Take note that strategy based on data is a key element of this profession. Do you consider yourself a strategic thinker? Do you like analyzing information? Obviously, the ability to work as part of a team is also critical.
It is also important to recognize that many marketing managers have work experience in the field prior to taking on the management role. Reviewing full-time job postings for marketing managers will help you gain an understanding of what kinds of experience you will need to be qualified for a leadership role. You could even begin gaining experience during college through internships. Make sure to visit the website for the Office of Career and Professional Development for information on how to prepare for and find an internship.
Another resource, the American Marketing Association, has a section of their website devoted to students. It includes a job board. Keep in mind that once you determine if a career in marketing is for you, you will need to develop a plan for marketing your own skills and talents.
Click here for more information on the Marketing major at Baylor.
Summer is approaching quickly and many of you may be getting ready to go on job interviews. It may be for a summer job or for your first job as a college graduate. Either way, you want to be prepared! You’ve likely perfected your resume and interviewing skills by now but there is one more factor you might want to consider…what to wear. You may not be aware, but even the smallest details, such as the color of your shirt, can affect your chances of obtaining the job. The following article explains how colors can be interpreted by interviewers:
What Message is the Color You’re Wearing Sending? (AOL Jobs)
Many Baylor students say that they were first attracted to Baylor because of the opportunities to nurture their faith. After taking the required Religion classes, some of these students realize they have a desire to learn more. Of course, a major in Religion can be excellent preparation for seminary, but there are many other options for students with this background.
In fact, Tim Copeland shares in his blog that a recent report from the American Association of Colleges and Universities highlights the skills that employers are looking for in their new hires: critical thinking, communication, and problem solving. Religion majors gain plenty of practice with these skills in their coursework. You can visit the website for the Department of Religion at Baylor to read about career possibilities with a Religion major, listen to a podcast with Dr. Doug Weaver, or review a list of courses that make up the major.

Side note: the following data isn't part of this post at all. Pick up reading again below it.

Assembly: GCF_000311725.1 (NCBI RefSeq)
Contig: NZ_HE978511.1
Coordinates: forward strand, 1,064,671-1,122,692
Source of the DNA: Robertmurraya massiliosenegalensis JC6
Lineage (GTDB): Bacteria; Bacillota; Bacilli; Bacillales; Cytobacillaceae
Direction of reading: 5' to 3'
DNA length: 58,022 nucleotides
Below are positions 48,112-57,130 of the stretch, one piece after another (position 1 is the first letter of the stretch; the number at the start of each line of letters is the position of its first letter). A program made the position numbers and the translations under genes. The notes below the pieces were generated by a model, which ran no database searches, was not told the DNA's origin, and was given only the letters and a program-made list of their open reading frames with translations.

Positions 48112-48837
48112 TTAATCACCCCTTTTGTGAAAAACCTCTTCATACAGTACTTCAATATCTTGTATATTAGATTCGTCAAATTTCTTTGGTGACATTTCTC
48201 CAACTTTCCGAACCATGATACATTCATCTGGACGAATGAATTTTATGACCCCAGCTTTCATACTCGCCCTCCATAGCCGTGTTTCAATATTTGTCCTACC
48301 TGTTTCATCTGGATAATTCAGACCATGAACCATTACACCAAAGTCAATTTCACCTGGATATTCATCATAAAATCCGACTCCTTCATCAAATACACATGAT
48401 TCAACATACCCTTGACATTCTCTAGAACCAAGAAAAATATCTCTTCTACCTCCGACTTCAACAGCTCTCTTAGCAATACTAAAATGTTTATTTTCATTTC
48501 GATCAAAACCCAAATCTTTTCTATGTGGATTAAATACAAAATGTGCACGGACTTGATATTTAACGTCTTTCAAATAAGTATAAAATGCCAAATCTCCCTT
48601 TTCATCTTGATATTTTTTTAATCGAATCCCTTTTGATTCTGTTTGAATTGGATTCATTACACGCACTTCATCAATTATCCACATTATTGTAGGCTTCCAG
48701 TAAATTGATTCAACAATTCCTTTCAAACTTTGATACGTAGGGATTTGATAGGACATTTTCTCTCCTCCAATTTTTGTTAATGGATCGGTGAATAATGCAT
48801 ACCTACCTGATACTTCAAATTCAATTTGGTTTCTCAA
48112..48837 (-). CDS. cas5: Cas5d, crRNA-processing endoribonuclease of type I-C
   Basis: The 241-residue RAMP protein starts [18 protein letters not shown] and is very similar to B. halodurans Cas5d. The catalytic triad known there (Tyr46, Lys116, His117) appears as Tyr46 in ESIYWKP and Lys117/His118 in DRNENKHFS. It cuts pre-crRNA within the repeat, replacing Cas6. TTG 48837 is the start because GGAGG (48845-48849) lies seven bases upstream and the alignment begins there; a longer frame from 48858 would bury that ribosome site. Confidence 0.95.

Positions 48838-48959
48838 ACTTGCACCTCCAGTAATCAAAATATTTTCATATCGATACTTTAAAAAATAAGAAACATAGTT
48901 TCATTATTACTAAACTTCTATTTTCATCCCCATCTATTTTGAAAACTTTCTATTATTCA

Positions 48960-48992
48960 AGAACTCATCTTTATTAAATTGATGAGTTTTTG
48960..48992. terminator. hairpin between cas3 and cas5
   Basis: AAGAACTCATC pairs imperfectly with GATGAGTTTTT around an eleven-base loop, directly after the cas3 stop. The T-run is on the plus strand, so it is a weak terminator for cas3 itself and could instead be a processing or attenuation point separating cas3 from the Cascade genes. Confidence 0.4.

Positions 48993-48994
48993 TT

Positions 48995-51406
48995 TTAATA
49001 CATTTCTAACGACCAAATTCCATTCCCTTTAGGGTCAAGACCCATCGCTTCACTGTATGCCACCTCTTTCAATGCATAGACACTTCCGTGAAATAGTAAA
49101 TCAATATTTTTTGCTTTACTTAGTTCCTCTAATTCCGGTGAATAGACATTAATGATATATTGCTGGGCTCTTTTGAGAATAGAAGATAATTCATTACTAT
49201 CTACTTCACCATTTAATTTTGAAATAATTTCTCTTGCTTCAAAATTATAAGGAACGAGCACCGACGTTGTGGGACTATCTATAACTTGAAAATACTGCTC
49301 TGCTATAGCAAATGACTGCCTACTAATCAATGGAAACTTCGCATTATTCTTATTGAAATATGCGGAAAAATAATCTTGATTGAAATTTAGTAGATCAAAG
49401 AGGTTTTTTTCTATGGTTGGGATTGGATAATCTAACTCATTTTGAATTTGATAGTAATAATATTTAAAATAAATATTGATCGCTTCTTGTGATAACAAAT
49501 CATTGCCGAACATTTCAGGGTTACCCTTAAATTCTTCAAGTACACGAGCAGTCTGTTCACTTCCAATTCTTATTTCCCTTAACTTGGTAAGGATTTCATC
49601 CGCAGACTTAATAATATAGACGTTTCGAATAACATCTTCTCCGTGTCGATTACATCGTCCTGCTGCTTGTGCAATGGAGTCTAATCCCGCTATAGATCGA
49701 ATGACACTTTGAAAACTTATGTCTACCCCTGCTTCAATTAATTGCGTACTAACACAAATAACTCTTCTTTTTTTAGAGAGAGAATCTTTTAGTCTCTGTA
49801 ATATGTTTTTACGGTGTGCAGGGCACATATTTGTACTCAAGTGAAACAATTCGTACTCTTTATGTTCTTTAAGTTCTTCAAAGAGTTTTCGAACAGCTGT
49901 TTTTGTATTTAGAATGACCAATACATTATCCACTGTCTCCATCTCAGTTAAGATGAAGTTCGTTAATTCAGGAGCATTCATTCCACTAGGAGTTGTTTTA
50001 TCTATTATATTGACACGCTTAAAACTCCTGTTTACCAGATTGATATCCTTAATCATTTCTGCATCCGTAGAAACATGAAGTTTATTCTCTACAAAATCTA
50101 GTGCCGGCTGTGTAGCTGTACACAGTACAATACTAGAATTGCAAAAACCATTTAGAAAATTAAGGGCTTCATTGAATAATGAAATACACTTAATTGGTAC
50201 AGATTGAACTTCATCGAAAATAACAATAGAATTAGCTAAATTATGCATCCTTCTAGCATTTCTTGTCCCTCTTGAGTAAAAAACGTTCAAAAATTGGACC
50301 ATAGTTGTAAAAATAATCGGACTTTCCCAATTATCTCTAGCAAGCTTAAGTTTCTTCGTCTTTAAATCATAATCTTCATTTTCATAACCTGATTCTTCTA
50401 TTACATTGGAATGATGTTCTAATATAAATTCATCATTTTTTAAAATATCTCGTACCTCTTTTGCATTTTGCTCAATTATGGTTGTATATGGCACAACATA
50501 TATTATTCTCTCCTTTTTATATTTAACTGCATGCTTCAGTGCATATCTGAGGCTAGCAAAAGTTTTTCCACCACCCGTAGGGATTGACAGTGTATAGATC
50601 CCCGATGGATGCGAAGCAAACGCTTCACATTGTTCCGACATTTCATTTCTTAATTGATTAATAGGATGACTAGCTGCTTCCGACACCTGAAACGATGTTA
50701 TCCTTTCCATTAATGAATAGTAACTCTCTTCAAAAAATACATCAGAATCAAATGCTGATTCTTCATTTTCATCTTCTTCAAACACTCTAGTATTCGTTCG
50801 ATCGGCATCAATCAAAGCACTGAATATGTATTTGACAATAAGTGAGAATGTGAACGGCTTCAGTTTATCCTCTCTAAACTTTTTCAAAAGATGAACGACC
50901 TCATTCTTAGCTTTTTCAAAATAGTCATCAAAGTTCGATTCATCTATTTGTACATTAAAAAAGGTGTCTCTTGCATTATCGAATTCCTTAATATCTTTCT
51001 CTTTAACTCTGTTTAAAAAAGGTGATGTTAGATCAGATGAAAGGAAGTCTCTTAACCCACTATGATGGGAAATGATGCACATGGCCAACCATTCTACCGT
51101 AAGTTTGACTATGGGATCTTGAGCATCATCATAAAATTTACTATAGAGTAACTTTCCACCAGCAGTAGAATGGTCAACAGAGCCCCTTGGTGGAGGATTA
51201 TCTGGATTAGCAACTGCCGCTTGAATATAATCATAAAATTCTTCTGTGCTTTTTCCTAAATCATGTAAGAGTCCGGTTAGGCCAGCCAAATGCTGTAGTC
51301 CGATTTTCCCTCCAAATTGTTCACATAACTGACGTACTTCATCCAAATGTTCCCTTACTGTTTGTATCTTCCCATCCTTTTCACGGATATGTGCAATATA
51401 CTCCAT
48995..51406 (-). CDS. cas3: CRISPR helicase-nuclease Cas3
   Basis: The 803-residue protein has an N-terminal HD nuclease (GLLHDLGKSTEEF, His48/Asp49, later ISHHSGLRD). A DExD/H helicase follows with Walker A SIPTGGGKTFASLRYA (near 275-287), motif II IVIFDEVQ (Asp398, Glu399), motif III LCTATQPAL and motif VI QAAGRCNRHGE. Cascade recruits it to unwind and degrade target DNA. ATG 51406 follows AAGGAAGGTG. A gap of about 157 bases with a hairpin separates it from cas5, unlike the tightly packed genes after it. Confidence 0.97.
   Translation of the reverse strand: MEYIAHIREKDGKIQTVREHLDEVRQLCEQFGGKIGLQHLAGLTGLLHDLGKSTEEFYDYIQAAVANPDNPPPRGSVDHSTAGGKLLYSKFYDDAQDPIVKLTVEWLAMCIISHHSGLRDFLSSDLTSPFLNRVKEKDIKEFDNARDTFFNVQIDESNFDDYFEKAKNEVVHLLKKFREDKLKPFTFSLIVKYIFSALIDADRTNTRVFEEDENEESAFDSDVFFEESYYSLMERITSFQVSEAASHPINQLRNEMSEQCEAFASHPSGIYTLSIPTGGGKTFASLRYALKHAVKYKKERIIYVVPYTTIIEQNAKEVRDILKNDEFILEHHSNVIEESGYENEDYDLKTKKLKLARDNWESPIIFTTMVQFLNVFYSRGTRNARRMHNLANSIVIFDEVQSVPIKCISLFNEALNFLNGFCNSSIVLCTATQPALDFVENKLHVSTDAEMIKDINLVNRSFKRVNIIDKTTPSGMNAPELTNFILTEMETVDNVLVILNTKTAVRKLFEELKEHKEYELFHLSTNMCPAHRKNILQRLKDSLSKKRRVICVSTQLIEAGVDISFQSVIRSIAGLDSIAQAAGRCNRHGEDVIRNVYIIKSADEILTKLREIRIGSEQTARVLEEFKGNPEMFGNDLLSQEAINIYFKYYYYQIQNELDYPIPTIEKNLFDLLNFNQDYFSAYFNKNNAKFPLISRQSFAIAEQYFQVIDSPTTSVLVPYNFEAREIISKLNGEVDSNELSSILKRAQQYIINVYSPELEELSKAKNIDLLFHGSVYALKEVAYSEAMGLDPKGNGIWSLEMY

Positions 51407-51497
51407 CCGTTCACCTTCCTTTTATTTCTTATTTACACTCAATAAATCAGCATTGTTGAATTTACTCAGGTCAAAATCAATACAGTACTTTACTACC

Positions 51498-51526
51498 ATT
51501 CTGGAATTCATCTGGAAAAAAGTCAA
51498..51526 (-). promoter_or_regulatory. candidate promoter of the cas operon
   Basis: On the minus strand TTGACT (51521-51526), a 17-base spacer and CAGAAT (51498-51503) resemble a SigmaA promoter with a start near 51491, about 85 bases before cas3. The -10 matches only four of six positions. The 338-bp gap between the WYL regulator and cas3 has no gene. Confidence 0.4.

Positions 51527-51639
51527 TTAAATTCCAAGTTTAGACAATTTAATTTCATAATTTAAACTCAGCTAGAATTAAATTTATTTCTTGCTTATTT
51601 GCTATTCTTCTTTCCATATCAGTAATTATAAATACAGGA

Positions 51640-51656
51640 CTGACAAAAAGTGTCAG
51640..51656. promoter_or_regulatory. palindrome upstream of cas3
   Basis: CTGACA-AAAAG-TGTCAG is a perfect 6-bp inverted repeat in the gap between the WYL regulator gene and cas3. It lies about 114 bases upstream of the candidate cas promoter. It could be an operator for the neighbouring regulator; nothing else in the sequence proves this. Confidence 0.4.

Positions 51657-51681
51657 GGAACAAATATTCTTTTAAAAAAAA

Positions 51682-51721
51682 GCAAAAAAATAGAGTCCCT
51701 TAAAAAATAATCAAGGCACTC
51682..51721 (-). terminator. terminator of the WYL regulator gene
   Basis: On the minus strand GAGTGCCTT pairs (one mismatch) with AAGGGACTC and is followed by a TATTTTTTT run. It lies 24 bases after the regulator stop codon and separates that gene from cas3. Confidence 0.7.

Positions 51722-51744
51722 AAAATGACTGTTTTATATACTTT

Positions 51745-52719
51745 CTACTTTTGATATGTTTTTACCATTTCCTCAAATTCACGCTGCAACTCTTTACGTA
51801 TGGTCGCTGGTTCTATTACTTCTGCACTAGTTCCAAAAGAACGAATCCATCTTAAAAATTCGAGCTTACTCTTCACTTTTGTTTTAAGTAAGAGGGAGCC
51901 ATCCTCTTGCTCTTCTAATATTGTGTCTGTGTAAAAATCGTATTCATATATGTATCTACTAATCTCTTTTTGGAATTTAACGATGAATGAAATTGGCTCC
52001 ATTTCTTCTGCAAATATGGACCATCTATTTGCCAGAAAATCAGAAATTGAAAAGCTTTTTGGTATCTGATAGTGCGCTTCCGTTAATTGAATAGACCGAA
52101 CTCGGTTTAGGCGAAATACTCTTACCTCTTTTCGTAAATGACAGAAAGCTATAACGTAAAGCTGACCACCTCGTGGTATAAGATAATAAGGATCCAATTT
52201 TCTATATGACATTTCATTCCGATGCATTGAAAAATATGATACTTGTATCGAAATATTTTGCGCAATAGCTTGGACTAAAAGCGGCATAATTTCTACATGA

Many House Hunters fans out there have pondered a career in real estate. Here is a bit of information to help you take that idea from fantasy to reality. The primary difference between real estate agents and brokers is that brokers can run their own real estate businesses. Agents must work for a broker.
Baylor students can major in Real Estate through the Hankamer School of Business. To learn more about the job duties, pay, and job growth of brokers and real estate sales agents, you can visit Occupational Outlook Handbook. Realtor.org has a list of designations and certifications available through the National Association of Realtors®.
Are you concerned about finding a job? Maybe you’re afraid there won’t be any job availability when you graduate. Well, if these are concerns you have, I have good news!
The following article talks about career fields that are difficult to fill and demonstrates these needs through an infographic from Career Builder:
And for specific companies that are hiring this week, take a look at this article about the “Top Ten Companies Hiring This Week”:
Another field area that seems to be in high demand is Human Resources, according to a gentleman I spoke with at the Work in Waco Job Fair. In fact, the job fair yesterday was a great way to make connections and learn about available positions. Did you go?